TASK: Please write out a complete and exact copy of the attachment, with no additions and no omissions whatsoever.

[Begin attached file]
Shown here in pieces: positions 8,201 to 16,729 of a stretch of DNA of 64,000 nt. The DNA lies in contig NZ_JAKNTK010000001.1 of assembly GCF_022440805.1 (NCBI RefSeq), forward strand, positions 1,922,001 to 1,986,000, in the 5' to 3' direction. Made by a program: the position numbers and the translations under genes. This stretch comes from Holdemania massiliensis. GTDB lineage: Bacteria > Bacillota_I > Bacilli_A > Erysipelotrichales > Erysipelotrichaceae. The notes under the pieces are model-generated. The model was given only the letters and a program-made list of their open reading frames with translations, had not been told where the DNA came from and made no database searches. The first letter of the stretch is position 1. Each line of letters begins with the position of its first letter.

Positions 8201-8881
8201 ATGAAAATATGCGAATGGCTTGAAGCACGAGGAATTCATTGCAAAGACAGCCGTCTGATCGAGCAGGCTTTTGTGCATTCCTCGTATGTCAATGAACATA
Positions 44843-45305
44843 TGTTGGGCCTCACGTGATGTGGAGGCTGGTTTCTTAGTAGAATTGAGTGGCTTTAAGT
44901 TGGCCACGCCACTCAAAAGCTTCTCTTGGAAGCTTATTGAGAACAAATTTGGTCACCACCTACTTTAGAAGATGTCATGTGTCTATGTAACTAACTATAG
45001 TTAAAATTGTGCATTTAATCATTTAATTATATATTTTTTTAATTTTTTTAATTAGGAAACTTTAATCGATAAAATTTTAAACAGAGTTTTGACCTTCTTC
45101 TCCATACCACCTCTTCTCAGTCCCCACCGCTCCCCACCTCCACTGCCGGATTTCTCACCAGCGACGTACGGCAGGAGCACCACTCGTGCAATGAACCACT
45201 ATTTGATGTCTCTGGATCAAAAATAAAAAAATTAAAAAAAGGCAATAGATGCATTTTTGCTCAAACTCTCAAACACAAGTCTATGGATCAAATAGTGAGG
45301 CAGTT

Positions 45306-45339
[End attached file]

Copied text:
Shown here in pieces: positions 8,201 to 16,729 of a stretch of DNA of 64,000 nt. The DNA lies in contig NZ_JAKNTK010000001.1 of assembly GCF_022440805.1 (NCBI RefSeq), forward strand, positions 1,922,001 to 1,986,000, in the 5' to 3' direction. Made by a program: the position numbers and the translations under genes. This stretch comes from Holdemania massiliensis. GTDB lineage: Bacteria > Bacillota_I > Bacilli_A > Erysipelotrichales > Erysipelotrichaceae. The notes under the pieces are model-generated. The model was given only the letters and a program-made list of their open reading frames with translations, had not been told where the DNA came from and made no database searches. The first letter of the stretch is position 1. Each line of letters begins with the position of its first letter.

Positions 8201-8881
8201 ATGAAAATATGCGAATGGCTTGAAGCACGAGGAATTCATTGCAAAGACAGCCGTCTGATCGAGCAGGCTTTTGTGCATTCCTCGTATGTCAATGAACATA
Positions 44843-45305
44843 TGTTGGGCCTCACGTGATGTGGAGGCTGGTTTCTTAGTAGAATTGAGTGGCTTTAAGT
44901 TGGCCACGCCACTCAAAAGCTTCTCTTGGAAGCTTATTGAGAACAAATTTGGTCACCACCTACTTTAGAAGATGTCATGTGTCTATGTAACTAACTATAG
45001 TTAAAATTGTGCATTTAATCATTTAATTATATATTTTTTTAATTTTTTTAATTAGGAAACTTTAATCGATAAAATTTTAAACAGAGTTTTGACCTTCTTC
45101 TCCATACCACCTCTTCTCAGTCCCCACCGCTCCCCACCTCCACTGCCGGATTTCTCACCAGCGACGTACGGCAGGAGCACCACTCGTGCAATGAACCACT
45201 ATTTGATGTCTCTGGATCAAAAATAAAAAAATTAAAAAAAGGCAATAGATGCATTTTTGCTCAAACTCTCAAACACAAGTCTATGGATCAAATAGTGAGG
45301 CAGTT

Positions 45306-45339